Outback Australia can be a very inhospitable place. If you find yourself in the middle of a trip without being prepared for recovering your vehicle from sand, snow or mud, you might be in for a long night. So which sand ladder or track type recovery device is right for you? We've put together this comparison of products available from retail stores and online.
Despite the opportunity to use these types of products on a regular basis, many 4wd owners have accessorised their vehicles with sand ladders on roof racks, bumpers and bodywork for decades. We endeavour to show you what's available and how they perform.
Undoubtedly, people have been making home made sand recovery devices since the development of the first motor vehicle and sand ladders are definately not a new invention. However, the first commercially available sand ladder was invented by the U.S. Army and commenced manufacture in 1941 called Marsden Matting. It was extremely functional and was primarily used for the fast temporary construction of air fields and vehicle tracks on soft and muddy ground. An estimated 800 million square feet of Marsden Matting was manufactured during World War II.
Later Marsden Matting became known as PSP (perforated steel planking) and was constructed from a magnesium steel alloy. It was also manufactured from aluminium and called PAP which weighed significantly less than it's steel counterpart. This military surplus PAP became the first sand ladders to be commonly used by 4wd enthusiasts and was popular on the roof racks of Land Rovers.
Sand Ladders provide grip and level crossing for a 4wd vehicle in soft, sandy / snowy or muddy terrain. The device works by creating a much larger surface than the tyres can provide. Grip is then provided by perforations or lugs in the ladder surface so the tyres can latch onto them. Surface grip of the sand ladder is most important when in wet conditions where the tyre's adhesion properties are reduced.
If the sand ladder is rigid enough, it can be used as a bridging device to allow the vehicle to cross a deep rut or ledge. Bridging capability is desirable in a sand ladder and improves it safety. Being able to traverse washouts and ruts of considerable depth is an important feature of sand ladders.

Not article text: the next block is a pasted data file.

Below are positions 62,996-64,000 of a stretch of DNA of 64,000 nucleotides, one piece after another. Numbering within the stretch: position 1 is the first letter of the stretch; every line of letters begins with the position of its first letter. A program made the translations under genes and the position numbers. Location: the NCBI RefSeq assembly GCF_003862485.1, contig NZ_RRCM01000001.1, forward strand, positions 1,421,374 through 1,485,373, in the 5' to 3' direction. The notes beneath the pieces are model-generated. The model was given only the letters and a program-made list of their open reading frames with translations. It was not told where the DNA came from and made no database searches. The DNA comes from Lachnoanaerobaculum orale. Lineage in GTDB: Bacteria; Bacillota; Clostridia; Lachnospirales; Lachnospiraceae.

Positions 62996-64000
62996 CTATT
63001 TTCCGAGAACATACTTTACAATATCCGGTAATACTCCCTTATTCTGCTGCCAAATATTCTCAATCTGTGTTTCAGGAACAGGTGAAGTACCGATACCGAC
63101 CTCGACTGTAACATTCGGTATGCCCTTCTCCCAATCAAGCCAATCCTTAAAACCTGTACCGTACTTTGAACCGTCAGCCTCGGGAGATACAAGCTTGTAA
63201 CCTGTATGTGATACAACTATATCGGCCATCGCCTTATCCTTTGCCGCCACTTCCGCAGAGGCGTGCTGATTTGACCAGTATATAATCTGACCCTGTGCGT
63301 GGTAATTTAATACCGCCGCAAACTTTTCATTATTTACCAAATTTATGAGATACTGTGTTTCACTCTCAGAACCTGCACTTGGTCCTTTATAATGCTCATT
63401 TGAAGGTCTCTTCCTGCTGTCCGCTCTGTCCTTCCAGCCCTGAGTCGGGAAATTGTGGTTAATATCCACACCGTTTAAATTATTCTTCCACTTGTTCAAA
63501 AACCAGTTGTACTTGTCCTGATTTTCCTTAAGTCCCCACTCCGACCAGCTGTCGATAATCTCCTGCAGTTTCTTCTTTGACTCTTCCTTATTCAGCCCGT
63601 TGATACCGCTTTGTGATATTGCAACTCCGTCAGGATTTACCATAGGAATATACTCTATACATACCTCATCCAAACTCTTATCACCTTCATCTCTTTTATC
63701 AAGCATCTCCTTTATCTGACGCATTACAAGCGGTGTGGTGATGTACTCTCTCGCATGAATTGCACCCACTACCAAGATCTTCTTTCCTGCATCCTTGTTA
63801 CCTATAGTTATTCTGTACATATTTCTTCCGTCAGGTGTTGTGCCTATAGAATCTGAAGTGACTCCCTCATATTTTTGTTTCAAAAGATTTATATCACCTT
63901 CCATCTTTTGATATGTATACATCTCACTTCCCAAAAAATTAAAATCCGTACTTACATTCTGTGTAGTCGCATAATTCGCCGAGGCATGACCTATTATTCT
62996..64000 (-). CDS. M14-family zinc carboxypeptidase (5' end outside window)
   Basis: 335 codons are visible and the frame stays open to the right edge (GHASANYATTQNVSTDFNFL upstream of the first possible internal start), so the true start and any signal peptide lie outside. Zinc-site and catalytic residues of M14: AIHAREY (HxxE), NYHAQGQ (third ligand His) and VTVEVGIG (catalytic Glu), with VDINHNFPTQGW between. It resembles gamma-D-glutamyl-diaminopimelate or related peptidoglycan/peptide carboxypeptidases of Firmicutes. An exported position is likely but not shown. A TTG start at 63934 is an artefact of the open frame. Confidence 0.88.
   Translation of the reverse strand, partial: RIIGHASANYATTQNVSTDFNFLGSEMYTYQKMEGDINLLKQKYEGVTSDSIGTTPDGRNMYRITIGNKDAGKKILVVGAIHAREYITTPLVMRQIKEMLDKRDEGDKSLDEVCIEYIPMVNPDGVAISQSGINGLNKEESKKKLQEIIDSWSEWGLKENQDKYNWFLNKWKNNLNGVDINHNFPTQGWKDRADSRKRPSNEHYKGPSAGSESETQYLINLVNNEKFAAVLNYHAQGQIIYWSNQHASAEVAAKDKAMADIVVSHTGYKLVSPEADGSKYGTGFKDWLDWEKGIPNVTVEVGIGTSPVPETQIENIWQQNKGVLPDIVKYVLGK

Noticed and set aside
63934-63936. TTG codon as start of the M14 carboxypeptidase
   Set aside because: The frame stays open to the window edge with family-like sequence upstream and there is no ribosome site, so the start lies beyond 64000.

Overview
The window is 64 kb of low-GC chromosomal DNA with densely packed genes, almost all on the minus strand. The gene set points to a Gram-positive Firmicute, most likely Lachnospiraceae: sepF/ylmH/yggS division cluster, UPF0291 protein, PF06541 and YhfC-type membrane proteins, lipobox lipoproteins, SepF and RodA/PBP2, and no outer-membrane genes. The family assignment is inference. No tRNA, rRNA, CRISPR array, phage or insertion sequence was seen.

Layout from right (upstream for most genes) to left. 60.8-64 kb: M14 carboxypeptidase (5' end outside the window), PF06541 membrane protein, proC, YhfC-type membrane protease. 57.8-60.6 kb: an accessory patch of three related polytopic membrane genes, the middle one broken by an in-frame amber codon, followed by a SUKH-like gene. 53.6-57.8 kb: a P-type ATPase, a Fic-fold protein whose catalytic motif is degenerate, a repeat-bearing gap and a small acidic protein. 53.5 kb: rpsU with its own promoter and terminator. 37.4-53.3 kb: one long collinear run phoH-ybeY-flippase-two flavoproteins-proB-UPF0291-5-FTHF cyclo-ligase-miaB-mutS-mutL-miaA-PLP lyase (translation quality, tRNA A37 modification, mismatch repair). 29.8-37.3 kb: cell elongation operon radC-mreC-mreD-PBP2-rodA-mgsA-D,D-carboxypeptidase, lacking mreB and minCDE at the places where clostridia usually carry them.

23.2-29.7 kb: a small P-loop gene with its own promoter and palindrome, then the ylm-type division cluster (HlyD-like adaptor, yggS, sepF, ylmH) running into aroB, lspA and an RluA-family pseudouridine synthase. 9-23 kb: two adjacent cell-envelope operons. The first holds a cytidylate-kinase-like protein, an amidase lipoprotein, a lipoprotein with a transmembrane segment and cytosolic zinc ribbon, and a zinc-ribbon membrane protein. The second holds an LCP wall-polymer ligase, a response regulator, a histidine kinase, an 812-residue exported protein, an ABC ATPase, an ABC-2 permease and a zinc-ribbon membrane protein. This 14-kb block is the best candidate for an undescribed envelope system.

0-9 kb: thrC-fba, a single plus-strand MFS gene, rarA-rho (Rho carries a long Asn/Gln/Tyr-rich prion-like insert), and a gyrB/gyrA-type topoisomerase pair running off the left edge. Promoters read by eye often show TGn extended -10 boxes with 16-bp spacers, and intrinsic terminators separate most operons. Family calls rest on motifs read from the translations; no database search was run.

Using a sand ladder as a ramp is not recommended as most will not be capable of supporting the weight of the vehicle as it climbs up the embankment. Often Sand Ladders are required to be doubled up in order to be used for ramps.
Sand Ladders are generally large bulky items that require storage space in your vehicle that could be used for many other potentially more useful products or food and water. This begs the question: how often will I need to use them? and what other functions can they be used for in order to make them a more valuable device. Useful attributes such as acting as a camp table or being used for flooring for a shower can justify the space sand ladders take up.
A Sand Ladder is any rigid formation of steel, aluminium or plastic device that provides some strength for use in bridging and ramping also.
A Sand Mat is a soft carpet-like device that is flexible and includes a variety of rubber matting and rolling segments.
Often Bridging Ladders are far more bulky and maintain a lot more strength when used in bridging or ramping configurations and their size should be considered when purchasing.
There are many options in this category including Mantec Sand Tracks available from mantec.co.uk and the Sand Ladders from sandladder.net. These are replicas of the traditional PSP or PAP used by the military. They are often very large and bulky items and can be found to be slippery in wet circumstances due to the smooth surface of the top of them.
Sand Ladders look right at home on the roof of a Land Rover Defender. They have a distinct advantage in sand by being the widest and longest of all devices available and allow for enough momentum to keep the vehicle moving until free of the soft stuff.
While they are not intended for bridging and ramping, when doubled up, the steel and aluminium sand ladders can be used for this purpose.
This section covers a number of products including Lift Trax, X-Trax and a variety of home made solutions such as strips of carpet or shadecloth sewn into lengths for use in sand recovery.
The Lift Trax is the most unique of these devices and is marketed as a traction mat in the sand as well as a bridging and ramping device. It is a bladder of air that is inflated using your mouth or an air compressor.
X-Trax and other recycled car tyre type mats are made from steel wire used to cable strips of rubber together to form a long mat to drive on. Similar in performance to strips of carpet or shade cloth, the X-Trax also provide limited support in sand and cannot be used as a bridge device.
Plastic Sand Ladders are far more recent products to surface including the likes of MAXTRAX available at maxtrax.com.au and other cheaper alternatives like Tough Tracks available from toughtoys.com.au and are the modern day sand ladder.
Moulded in high visibility orange Fibre Reinforced Plastic, they stand out as a light weight, easy to handle alternative to the steel and aluminium counterparts. With moulded lugs for grip on the top and underneath, they work brilliantly for easy sand and mud recovery.